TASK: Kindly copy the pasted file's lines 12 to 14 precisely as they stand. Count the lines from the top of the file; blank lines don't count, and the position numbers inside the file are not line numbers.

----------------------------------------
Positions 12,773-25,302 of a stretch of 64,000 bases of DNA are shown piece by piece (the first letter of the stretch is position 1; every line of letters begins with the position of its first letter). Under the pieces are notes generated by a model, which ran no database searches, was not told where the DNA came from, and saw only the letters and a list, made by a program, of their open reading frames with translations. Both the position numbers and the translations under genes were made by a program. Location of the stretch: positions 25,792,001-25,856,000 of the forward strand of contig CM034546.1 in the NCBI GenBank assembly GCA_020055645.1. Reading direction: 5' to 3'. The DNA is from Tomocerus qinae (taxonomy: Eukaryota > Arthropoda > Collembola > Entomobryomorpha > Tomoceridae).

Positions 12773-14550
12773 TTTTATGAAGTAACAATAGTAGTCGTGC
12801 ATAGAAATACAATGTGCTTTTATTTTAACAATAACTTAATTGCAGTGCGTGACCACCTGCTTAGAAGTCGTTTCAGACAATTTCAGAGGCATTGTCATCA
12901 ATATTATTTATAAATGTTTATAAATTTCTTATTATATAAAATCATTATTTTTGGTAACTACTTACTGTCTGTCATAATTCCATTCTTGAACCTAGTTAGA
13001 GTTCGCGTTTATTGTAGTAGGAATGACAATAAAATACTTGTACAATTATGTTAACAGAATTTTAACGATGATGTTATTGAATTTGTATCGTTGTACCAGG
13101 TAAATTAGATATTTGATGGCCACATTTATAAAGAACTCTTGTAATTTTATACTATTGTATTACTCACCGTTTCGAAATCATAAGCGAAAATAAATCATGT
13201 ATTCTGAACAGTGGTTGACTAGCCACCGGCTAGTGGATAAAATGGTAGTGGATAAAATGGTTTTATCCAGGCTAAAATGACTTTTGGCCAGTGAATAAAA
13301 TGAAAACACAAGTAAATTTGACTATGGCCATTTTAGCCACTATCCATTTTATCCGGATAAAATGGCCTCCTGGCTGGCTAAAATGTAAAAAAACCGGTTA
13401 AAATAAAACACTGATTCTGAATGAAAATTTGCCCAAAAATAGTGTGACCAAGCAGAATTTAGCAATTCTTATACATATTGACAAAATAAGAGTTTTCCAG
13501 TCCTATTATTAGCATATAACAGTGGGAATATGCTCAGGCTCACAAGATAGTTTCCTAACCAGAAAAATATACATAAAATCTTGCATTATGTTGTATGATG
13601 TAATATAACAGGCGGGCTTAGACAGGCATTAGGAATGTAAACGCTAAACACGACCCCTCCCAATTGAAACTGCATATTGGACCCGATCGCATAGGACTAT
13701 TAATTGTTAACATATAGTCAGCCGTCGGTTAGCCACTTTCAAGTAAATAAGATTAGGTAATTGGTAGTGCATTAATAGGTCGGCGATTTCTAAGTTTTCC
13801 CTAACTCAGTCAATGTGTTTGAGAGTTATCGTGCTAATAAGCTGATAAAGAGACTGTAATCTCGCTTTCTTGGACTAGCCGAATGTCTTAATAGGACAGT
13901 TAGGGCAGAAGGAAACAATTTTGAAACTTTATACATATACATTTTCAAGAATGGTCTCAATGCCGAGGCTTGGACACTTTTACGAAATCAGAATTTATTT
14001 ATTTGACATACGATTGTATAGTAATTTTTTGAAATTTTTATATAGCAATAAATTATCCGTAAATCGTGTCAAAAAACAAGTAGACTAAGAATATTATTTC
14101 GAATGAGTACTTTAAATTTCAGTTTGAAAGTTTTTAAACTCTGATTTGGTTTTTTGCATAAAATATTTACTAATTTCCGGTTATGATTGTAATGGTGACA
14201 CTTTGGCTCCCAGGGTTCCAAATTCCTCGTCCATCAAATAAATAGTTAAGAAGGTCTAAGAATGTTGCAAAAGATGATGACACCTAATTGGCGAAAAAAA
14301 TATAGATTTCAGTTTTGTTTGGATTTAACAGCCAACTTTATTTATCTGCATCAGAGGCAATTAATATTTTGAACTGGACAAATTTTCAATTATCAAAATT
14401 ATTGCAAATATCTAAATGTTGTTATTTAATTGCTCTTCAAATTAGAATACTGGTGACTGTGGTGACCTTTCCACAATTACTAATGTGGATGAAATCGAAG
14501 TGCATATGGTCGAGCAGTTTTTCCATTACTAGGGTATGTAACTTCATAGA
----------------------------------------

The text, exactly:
13601 TAATATAACAGGCGGGCTTAGACAGGCATTAGGAATGTAAACGCTAAACACGACCCCTCCCAATTGAAACTGCATATTGGACCCGATCGCATAGGACTAT
13701 TAATTGTTAACATATAGTCAGCCGTCGGTTAGCCACTTTCAAGTAAATAAGATTAGGTAATTGGTAGTGCATTAATAGGTCGGCGATTTCTAAGTTTTCC
13801 CTAACTCAGTCAATGTGTTTGAGAGTTATCGTGCTAATAAGCTGATAAAGAGACTGTAATCTCGCTTTCTTGGACTAGCCGAATGTCTTAATAGGACAGT